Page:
Is the process of offers managed well in UK business?
“We conducted some research recently and our findings were that 69 per cent of HR professionals said that issuing contracts and offer letters in a timely way had caused them problems. The most common cause was the accuracy or completeness of information provided to formulate the offer. Out of the respondents 45 per cent said that inaccuracies in the contract clauses or offer details then created problems further down the line.”
Melanie also spoke about someone she knew who had received a verbal offer, but the written offer had been delayed because it missed the last post. When they asked for it to be emailed, they received a very poor scan copy of a file document.
Melanie says: “As the first piece of written correspondence that person had received from the hiring organisation, it wasn’t a good first impression. It sends a message that they aren’t thinking about the experience for the other person.”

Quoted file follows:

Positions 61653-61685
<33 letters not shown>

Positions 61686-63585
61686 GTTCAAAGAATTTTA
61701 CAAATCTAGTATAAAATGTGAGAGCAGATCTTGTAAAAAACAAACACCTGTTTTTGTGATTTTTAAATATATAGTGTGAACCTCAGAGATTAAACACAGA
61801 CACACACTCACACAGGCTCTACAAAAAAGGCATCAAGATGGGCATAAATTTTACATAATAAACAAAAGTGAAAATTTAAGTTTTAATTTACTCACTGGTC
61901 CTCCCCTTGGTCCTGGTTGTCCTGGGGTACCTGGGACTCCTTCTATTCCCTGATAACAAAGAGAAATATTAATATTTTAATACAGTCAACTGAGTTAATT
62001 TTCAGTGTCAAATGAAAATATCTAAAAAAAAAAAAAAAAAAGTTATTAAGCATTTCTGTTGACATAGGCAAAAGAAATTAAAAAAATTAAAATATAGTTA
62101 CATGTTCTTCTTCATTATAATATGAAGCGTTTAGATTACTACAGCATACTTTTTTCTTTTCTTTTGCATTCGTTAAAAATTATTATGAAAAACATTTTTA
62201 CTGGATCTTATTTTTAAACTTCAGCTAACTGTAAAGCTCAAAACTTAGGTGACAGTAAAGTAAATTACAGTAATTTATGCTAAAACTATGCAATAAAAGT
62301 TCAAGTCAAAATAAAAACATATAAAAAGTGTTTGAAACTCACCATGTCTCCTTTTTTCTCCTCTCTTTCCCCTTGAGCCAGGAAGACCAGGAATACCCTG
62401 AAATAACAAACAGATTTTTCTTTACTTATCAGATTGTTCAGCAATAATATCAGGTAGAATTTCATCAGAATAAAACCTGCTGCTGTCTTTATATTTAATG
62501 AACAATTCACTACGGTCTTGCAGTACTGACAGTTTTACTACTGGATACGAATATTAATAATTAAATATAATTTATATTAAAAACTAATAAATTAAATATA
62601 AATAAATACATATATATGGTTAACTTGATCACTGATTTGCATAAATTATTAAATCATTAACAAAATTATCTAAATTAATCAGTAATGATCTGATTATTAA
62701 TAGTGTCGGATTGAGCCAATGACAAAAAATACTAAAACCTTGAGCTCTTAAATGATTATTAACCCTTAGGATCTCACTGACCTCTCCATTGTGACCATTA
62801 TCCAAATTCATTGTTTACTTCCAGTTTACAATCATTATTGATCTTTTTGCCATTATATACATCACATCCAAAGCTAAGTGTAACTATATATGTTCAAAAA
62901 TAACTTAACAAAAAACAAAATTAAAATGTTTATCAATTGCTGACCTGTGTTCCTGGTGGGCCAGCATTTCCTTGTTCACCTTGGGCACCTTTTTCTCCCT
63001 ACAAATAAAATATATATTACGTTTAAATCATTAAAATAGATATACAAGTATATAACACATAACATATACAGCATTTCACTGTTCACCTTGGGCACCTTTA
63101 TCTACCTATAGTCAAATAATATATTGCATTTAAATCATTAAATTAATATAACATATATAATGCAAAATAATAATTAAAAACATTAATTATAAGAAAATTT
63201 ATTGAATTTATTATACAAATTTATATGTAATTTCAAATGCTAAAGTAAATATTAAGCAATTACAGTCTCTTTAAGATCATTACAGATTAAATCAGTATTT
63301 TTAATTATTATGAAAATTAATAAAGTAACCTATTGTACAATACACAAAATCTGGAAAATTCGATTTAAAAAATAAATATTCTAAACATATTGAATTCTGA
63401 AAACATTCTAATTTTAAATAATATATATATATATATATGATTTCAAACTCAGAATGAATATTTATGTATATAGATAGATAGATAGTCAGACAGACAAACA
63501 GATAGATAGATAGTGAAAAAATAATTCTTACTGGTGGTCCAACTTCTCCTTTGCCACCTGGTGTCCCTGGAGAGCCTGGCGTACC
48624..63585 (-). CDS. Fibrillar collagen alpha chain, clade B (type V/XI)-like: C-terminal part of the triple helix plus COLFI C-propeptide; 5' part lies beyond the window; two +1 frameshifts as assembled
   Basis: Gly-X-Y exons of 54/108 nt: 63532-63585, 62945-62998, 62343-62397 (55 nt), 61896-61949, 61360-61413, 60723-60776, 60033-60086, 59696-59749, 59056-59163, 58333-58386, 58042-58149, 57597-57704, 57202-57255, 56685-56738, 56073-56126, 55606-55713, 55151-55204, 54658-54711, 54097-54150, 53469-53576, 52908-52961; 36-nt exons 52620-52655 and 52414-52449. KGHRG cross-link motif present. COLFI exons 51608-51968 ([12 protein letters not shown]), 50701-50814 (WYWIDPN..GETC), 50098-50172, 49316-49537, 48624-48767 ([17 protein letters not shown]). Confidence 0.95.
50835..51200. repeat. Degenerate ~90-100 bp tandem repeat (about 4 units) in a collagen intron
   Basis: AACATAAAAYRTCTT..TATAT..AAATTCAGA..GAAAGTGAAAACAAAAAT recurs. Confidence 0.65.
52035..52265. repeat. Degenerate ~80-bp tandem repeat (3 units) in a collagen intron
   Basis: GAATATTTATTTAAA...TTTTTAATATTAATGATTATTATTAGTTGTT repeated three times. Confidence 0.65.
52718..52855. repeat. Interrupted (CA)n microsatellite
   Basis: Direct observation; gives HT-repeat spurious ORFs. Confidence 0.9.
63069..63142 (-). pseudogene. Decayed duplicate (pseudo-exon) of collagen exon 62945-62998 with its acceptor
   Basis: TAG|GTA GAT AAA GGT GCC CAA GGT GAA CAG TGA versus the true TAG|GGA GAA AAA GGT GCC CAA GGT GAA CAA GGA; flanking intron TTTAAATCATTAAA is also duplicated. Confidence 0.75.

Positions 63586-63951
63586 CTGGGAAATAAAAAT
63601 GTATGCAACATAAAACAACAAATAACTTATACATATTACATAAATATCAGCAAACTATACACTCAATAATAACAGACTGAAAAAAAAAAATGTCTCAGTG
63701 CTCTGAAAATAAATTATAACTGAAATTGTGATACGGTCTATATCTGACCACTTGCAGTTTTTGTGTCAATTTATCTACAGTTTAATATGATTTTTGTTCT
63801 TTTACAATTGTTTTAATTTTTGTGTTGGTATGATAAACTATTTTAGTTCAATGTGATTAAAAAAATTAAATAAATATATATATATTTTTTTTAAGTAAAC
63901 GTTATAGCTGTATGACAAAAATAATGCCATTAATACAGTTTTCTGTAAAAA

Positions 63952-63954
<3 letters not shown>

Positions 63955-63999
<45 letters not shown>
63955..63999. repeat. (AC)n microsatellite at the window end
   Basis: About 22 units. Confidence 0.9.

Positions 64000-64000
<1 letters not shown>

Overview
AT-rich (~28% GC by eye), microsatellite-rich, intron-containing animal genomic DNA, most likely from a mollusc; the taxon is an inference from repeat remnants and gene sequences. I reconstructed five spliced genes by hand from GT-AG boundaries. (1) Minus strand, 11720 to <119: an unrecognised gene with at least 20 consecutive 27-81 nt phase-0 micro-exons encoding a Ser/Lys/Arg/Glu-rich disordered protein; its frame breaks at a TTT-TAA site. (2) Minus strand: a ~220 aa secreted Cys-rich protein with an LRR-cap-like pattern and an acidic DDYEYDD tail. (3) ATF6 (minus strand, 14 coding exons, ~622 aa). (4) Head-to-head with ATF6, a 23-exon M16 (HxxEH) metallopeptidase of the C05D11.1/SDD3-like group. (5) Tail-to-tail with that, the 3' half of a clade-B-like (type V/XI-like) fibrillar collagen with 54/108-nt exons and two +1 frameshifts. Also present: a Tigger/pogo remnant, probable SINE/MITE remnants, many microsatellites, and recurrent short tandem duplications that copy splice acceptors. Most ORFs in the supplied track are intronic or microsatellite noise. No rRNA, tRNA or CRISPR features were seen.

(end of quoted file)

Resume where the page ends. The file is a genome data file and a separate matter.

What impact do longer notice periods have on new hires?
“At webexpenses we run a graduate training programme and last April we made an offer to a graduate who wasn’t able to join us until August of that same year. When she joined she said she’d been fearful that with such a long lead time she’d be forgotten about.”
What did you do in those four months to stay in contact?
“It’s about setting expectations. If we’d sent the offer letter and not corresponded again until just prior to her joining date, she would have felt forgotten. So, if you send an offer stating a return by date for the signed copies, you acknowledge receipt on return and advise when they can next expect to hear from you and make relevant details and pre-reading available at the appropriate time, then you’re maintaining contact.”
“One of the things we’ve done is to invite new hires with a longer notice period to social events, so that they get to meet their future colleagues in an informal setting. Prior to joining we send a welcome email that includes details of their start time for their first day, reminders about dress code, and reminder of anything they need to bring along with them.”
How do you maintain a two-way conversation with onboardees during their notice period?
“It could be two weeks or two months since they communicated with you or met you face to face. If you’re keeping communications channels opens, you can spot potential drop outs more easily, and this helps you address any concerns the individual may have.